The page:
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Throughout our walk the countryside looked magnificent and, even though there weren’t many birds, there were some butterflies to compensate.

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Before the end of our walk we saw a kestrel, a chiffchaff, a grey wagtail and a buzzard.

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FP5A8774Chiffchaff

FP5A8795Grey wagtail

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At the end of our walk we came across a shell museum – but that was for another day.

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Click below for gallery of photos from today:

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21st June 2018 – North Norfolk

It was a sightseeing sort of day with a trip to the Blickling Estate. On the way back we stopped off at Cley beach and I had a few feeble attempts at a little tern at sea.

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DSC08721The only wildlife photo at the Blickling Estate

DSC08733The Blickling Estate

FP5A8562Little tern at Cley beach

Before sunset (on the longest day) I did see a barn owl at Blakeney and, although the quality of the image was poor, I was pretty chuffed.

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DSC08913.jpgDramatic skies at Blakeney

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And then a magical moment.

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20th June 2018 – Holkham Hall and RSPB Titchwell Marshes

We were having a day off “birding” today and were going to visit Holkham Hall. However, the Hall was closed but we did enjoy a pleasant walk around the grounds and to the (enormous) walled garden.

It was rather too windy to go for a walk on the beautiful beach at Holkham and so instead made a brief return to RSPB Titchwell Marshes which was not much further along the North Norfolk coast.

At Holkham there were amazing numbers of geese (mainly Barnacle but some Greylag and even Egyptian) with loads of goslings. Also we saw lots of swallows, a mistle thrush and even an oystercatcher feeding on worms on the lawn.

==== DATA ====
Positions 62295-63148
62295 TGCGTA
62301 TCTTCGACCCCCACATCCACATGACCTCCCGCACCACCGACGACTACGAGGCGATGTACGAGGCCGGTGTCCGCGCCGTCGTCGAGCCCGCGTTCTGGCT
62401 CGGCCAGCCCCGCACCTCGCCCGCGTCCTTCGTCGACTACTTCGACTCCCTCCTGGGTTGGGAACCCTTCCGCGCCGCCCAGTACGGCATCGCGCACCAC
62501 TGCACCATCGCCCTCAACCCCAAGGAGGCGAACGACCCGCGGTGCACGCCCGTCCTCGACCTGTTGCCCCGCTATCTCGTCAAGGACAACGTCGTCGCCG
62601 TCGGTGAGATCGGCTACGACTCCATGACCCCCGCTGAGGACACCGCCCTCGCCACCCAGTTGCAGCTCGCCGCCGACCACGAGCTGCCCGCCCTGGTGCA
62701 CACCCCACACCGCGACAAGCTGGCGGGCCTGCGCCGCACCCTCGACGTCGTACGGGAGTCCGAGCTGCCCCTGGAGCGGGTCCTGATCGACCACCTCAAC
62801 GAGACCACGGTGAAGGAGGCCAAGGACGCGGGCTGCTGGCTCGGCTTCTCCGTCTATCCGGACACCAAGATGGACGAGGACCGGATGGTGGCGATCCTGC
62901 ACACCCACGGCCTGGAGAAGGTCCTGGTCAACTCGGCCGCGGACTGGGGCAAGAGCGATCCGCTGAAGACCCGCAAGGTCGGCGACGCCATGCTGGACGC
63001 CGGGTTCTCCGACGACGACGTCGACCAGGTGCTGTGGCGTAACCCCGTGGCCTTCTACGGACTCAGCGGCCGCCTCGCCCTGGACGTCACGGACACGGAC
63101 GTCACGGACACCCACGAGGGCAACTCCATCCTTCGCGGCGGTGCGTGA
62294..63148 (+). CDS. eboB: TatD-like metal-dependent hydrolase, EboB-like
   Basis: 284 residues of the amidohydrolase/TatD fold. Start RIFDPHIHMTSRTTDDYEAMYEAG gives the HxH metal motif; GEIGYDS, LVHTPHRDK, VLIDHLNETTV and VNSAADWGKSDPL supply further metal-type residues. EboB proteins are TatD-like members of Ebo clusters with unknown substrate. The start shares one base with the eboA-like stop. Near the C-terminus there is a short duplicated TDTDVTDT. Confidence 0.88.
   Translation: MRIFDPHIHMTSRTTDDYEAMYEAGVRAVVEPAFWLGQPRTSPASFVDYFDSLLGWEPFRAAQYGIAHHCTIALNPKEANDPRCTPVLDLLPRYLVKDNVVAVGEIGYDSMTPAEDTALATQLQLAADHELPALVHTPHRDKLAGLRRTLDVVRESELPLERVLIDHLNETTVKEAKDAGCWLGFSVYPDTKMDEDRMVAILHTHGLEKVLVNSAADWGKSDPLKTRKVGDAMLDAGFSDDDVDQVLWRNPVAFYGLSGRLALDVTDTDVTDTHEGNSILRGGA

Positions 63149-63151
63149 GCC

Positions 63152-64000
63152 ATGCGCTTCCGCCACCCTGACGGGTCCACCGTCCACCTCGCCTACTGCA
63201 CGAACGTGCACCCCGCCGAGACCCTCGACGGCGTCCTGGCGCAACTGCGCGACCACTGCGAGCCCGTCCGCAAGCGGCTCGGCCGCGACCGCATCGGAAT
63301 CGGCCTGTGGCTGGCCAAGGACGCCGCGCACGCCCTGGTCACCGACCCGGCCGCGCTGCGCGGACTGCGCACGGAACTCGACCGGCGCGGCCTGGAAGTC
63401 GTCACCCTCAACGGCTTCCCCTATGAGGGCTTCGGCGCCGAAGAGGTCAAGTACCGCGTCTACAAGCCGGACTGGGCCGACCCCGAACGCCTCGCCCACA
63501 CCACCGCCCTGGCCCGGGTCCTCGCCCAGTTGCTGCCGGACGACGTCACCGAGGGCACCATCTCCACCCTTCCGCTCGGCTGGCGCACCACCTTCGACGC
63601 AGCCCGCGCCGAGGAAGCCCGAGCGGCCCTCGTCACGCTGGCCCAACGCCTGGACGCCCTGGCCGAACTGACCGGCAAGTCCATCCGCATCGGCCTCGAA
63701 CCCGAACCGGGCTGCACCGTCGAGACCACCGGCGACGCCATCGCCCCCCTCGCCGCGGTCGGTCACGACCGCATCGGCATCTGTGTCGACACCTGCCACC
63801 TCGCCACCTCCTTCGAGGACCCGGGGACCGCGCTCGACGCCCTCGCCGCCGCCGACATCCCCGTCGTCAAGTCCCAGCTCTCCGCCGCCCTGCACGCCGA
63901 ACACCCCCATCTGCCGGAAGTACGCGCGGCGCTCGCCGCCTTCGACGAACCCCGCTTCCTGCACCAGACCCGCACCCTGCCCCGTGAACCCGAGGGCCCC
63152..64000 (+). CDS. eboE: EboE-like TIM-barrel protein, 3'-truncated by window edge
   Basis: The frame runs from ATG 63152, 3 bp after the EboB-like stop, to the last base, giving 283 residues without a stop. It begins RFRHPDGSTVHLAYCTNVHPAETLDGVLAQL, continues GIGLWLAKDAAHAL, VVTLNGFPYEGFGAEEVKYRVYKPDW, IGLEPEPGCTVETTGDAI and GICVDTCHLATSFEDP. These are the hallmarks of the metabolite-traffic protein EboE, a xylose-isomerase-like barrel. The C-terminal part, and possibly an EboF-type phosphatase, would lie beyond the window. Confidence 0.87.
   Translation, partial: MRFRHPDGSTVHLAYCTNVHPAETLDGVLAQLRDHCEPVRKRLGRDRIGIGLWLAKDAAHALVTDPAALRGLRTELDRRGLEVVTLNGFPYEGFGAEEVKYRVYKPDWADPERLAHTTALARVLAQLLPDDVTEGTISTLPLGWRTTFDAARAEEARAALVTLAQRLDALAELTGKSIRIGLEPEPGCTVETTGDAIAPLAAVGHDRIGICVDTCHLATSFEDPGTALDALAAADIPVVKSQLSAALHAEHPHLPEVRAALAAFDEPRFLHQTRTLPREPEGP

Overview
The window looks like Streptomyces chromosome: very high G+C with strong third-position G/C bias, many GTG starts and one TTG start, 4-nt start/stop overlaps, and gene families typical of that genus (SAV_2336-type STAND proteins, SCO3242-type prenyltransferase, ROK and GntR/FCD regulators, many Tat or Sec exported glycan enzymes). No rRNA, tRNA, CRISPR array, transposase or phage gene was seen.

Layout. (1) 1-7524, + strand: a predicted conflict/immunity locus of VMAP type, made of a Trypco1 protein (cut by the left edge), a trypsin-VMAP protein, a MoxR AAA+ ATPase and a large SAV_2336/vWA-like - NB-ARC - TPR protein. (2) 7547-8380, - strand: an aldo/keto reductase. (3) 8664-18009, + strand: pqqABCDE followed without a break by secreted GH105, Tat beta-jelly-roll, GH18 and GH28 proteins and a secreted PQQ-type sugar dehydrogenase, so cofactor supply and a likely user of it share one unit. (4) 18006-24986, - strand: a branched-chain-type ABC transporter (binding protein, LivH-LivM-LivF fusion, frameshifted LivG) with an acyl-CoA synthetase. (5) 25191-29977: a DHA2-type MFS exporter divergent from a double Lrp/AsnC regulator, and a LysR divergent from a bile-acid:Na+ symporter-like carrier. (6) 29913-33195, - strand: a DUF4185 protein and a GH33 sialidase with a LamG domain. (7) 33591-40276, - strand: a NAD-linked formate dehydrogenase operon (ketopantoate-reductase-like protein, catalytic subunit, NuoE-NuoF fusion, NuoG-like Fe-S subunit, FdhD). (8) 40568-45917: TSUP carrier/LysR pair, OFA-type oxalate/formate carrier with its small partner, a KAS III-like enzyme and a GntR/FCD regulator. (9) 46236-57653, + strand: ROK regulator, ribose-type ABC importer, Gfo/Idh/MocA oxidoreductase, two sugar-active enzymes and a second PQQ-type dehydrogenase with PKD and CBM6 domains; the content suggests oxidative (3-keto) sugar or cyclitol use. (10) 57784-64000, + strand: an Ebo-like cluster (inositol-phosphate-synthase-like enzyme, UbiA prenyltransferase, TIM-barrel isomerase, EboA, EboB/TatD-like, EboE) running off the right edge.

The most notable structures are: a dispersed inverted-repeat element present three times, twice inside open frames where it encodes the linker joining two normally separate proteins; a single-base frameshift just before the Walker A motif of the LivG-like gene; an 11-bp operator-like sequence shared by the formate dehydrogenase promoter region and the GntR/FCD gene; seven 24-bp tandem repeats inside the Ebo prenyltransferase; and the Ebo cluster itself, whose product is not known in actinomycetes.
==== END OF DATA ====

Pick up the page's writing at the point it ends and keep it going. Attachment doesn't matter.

DSC08189Barnacle geese and goslings

DSC08188Egyptian geese

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DSC08444Mistle thrush

DSC08466Oystercatcher on the lawn

The highlight at Titchwell was a little ringed plover which posed at all sorts of angles.

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DSC08603Black-headed gulls

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Click below for gallery of photos from today:

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19th June 2018 – Blakeney and Cley Next The Sea

Another wonderful day round and about Blakeney in North Norfolk. Not so many birds photos today but lots of walking until the sun set.

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We walked on a circuitous route through the Blakeney Marshes to Wiverton Hall where we met the legendary colourful character Desmond McCarthy from the television series “Normal in Norfolk” which I include here, in my nature blog, as we had an engaging conversation about hunting and country life.

We also had a visit to the NWT Cley Reserve late in the afternoon – was it for the tea and cake or the hides? I would have to say that the cake was certainly better than the reserve today although we did see a ruff and a hobby.

DSC07985This must be the same redshank I saw two days ago in the same spot

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DSC08140Wild flowers at Wiverton Hall

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FP5A8407Marsh harrier

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Click below for gallery of photos from today: